Joy Mar

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Aquilegia

in a variety of colors, its blooms
surprisingly easy to grow
in dappled shade, partial sun
zones 3 to 9, best for show.

Until its second season,
this biennial will not flower.
Letting nature take its course,
fall-planted seeds eventually shower.

Meadows, woodlands, high altitudes
clinging to rocks up to 10,000 feet
where rugged mountain climbs
offer a trailside alpine treat.

Spurred petals of diversity
ever-changing cell shape
not by size, nor in number
morphological evolution make.

By indigenous Americans eaten
with other fresh greens, as condiment,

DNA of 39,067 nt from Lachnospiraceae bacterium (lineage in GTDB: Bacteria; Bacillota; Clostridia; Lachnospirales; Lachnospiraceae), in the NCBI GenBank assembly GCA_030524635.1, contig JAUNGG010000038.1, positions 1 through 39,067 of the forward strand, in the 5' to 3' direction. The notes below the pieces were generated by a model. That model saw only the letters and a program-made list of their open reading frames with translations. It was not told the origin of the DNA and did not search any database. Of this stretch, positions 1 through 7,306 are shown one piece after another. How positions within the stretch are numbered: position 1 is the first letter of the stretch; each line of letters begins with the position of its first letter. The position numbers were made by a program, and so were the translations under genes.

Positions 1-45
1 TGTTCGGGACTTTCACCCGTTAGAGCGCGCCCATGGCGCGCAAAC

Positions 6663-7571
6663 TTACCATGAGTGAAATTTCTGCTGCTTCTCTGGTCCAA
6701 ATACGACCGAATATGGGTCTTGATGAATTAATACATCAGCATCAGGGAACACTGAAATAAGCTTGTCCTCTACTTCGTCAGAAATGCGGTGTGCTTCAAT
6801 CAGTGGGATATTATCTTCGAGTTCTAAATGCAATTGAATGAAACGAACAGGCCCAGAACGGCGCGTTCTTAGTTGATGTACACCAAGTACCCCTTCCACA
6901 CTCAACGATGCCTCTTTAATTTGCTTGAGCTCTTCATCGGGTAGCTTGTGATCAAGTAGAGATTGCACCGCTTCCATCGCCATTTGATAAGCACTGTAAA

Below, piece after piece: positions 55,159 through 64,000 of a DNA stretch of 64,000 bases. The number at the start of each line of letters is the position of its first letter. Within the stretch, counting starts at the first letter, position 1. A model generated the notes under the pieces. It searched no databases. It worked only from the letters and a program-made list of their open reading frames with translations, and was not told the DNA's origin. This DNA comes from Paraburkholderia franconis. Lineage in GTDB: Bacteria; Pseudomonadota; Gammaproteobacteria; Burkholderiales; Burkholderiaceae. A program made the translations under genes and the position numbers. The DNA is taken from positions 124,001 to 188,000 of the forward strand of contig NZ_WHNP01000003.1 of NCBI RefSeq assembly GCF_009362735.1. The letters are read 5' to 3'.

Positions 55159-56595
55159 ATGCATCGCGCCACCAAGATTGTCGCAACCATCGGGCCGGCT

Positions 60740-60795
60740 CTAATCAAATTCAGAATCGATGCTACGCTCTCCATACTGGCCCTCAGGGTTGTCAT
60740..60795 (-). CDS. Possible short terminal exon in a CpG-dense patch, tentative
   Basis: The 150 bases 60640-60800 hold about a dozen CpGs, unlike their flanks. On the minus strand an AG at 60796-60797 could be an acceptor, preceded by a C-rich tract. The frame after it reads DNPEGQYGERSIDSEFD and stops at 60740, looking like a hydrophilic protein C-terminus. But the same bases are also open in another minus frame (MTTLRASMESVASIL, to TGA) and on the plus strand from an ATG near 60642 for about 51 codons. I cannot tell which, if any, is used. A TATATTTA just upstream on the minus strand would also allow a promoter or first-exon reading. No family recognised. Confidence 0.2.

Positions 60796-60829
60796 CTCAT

safe when consumed in quantities small,
very sweet and heaven-sent.

Those who enjoy over extended time
are transformed by medical cure.
Those who quickly devour,
its toxins cannot endure.

Aquilegia, for the eagle’s claw.
Columbine, Latin for “dove”.
Of the buttercup family, sadly,
symbolic of deceitful love.

Though these flowers, symbols
of ingratitude, faithlessness be,
they appear gentle, lovely
and ever-so hopeful to me.

Whether it clings to hillsides
catching rays of mid-day sun
or dances with garden breeze
enjoying its wind-blown fun,

it embraces life’s hope
through nurturing soil it finds
and blossoms brightly in sun,
this Columbine of God’s design.

© Joy Mar 2015

Southern-born, Joy now makes her home in New England. Her poems explore the many facets of life, including her and broader humanity’s place and challenges within it.

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